Mitigating Infodemics

Studies on Media Uses and Trust During the Coronavirus Pandemic

The AREACORE team has conducted several studies during the Covid19-pandemic with a focus on media and information literacy, vaccination and belief in myths. These studies are available open access.

First Study: The role of media literacy in mitigating COVID-19 vaccine hesitancy and conspiracy theories

First: This study examines the relationship between media literacy, belief in conspiracy theories, and vaccine hesitation through a survey of 3,009 university students in 8 Arab countries. The findings provide evidence that believing in COVID-19 vaccine conspiracy theories and being opposed to all vaccines has a negative effect on the intention to get vaccinated, while perceptions of the safety and effectiveness of COVID-19 vaccines and the perception that the COVID-19 disease is more dangerous than the vaccine, as well as media literacy level and trust in media and information sources about COVID-19 have a positive effect on vaccination intention. In addition to theorizing about the role of media literacy in pandemics, the study offers an effective measure for media literacy that can be deployed quickly in pandemic situations.

The study has been published in the International Journal of Communication and can be found here or can be downloaded as PDF.

Melki, J., Hamzeh, D. Itani, J., Hariri, M., Daou, P., Al-Shami, A., El Bour, H., Khalifa Salim, S., Masharqa, S., Othman, S., & Durra, Y. (2023). The role of media literacy in mitigating COVID-19 vaccine hesitancy and conspiracy theories. International Journal of Communication, 17, 4364–4386.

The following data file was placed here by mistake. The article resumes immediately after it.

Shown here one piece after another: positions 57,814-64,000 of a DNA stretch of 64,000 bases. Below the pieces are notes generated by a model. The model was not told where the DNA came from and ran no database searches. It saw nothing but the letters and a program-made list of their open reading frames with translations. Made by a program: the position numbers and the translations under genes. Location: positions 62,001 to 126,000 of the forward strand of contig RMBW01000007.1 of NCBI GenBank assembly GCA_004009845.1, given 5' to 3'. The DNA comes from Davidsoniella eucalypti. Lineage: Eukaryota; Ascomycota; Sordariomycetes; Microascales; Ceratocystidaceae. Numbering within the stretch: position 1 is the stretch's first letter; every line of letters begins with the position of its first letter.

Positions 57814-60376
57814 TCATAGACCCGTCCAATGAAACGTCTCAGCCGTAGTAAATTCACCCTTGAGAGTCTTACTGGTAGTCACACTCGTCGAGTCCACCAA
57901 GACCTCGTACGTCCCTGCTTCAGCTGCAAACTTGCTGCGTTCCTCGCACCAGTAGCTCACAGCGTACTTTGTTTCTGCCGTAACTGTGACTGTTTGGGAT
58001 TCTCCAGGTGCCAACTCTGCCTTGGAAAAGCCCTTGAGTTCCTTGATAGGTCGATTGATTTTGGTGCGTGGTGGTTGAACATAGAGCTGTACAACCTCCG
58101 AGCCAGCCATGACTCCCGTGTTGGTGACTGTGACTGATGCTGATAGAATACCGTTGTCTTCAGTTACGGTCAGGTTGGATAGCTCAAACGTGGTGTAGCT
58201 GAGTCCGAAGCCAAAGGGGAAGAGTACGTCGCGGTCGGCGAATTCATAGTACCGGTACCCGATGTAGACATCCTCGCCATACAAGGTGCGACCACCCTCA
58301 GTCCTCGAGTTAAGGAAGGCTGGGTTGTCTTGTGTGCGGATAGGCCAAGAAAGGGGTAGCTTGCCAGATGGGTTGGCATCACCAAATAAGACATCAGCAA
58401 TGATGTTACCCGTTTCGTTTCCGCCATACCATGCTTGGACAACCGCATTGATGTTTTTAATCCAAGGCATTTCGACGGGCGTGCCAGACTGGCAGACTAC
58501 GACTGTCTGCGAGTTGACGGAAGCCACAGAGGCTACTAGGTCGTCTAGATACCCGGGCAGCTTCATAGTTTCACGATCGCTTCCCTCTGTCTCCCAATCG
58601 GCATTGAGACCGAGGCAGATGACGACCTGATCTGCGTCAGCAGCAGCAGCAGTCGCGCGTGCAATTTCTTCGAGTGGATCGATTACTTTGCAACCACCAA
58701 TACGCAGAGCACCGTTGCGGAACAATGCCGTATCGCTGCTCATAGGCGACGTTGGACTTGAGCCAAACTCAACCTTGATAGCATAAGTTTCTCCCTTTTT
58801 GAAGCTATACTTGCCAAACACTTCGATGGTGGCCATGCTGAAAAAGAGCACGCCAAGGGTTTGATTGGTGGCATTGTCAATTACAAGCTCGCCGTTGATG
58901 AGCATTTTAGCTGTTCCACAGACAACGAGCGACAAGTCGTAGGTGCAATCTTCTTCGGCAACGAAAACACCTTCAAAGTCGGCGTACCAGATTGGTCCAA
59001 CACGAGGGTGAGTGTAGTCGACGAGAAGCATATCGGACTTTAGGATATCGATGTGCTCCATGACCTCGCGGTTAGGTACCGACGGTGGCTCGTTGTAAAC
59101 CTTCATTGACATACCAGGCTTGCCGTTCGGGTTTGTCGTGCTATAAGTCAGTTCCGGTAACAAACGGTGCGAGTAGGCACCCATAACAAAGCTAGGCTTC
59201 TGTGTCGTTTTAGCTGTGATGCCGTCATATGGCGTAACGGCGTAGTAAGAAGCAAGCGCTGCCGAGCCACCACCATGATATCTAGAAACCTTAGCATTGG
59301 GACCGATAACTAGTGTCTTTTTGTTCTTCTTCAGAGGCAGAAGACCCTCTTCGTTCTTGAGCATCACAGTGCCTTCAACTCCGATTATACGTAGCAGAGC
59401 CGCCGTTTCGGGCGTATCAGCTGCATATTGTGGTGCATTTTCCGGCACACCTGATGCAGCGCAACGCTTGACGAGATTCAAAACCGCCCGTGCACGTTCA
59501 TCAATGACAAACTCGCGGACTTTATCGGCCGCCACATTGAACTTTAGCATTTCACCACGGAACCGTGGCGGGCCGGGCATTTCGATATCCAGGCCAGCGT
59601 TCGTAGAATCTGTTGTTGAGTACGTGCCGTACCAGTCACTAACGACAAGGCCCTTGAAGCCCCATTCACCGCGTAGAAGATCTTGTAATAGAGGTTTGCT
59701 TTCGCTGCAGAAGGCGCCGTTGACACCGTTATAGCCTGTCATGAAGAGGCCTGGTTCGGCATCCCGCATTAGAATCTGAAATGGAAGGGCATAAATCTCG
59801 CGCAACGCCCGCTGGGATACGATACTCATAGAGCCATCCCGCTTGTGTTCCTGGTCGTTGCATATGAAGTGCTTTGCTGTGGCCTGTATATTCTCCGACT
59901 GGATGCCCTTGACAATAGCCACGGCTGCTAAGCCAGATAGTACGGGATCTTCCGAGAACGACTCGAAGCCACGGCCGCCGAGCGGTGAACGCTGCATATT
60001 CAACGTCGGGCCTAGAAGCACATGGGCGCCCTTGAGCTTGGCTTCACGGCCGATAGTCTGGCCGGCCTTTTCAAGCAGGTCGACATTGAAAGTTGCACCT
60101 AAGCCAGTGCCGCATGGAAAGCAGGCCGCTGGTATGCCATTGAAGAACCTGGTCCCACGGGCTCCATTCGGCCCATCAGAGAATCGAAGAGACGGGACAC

Second Study: Mitigating infodemics: The relationship between news exposure and trust and belief in COVID-19 fake news and social media spreading

This working paper explores media and information uses of individuals living in Lebanon during the COVID-19 pandemic. The aim is to understand which media and information sources people prioritize and trust during pandemics, their relation to people’s knowledge, perceived knowledge, belief in myths, fears, and compliance with prevention measures. The analysis explores the role of education, media literacy, gender, age, socioeconomic status, and other factors in influencing the level of adherence to prevention measures, the level of knowledge about COVID-19, and the prevalence of believing in myths and false information.

Read the full PDF reports in English and Arabic, and find the link to the study here

Watch the “mitigating infodemics” Study launch in Arabic here


Project headed by Dr. Jad Melki, LAU Beirut

This project is generously sponsored by the German Academic Exchange Service.



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